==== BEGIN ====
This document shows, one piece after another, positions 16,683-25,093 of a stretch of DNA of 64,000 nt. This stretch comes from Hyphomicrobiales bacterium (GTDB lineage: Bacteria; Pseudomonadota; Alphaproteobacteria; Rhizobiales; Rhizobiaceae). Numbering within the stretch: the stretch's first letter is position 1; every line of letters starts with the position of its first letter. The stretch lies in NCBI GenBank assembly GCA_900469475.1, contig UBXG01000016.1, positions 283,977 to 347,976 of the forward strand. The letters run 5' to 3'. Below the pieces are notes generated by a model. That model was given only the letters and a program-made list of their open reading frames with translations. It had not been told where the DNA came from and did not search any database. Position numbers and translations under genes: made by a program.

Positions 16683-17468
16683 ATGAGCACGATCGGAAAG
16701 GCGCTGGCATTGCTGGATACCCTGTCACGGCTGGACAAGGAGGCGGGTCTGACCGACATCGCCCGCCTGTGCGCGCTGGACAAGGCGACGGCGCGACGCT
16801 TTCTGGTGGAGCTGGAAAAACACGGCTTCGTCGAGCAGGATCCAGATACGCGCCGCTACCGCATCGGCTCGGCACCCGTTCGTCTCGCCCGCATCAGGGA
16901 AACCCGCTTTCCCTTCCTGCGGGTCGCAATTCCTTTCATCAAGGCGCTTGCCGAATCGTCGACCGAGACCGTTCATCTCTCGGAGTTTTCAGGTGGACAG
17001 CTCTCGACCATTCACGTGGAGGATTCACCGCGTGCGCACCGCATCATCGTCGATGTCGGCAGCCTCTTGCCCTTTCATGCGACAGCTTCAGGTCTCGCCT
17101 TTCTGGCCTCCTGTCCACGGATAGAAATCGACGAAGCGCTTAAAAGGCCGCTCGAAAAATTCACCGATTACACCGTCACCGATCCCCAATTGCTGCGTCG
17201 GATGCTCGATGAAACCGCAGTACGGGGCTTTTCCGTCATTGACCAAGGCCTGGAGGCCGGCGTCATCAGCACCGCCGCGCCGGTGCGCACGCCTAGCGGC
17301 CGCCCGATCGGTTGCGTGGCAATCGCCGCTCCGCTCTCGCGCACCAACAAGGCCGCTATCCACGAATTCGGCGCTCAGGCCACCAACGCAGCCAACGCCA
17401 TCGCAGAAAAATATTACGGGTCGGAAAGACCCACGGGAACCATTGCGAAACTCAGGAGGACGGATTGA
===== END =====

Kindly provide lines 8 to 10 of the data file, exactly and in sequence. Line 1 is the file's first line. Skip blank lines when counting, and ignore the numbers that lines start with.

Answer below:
17101 TTCTGGCCTCCTGTCCACGGATAGAAATCGACGAAGCGCTTAAAAGGCCGCTCGAAAAATTCACCGATTACACCGTCACCGATCCCCAATTGCTGCGTCG
17201 GATGCTCGATGAAACCGCAGTACGGGGCTTTTCCGTCATTGACCAAGGCCTGGAGGCCGGCGTCATCAGCACCGCCGCGCCGGTGCGCACGCCTAGCGGC
17301 CGCCCGATCGGTTGCGTGGCAATCGCCGCTCCGCTCTCGCGCACCAACAAGGCCGCTATCCACGAATTCGGCGCTCAGGCCACCAACGCAGCCAACGCCA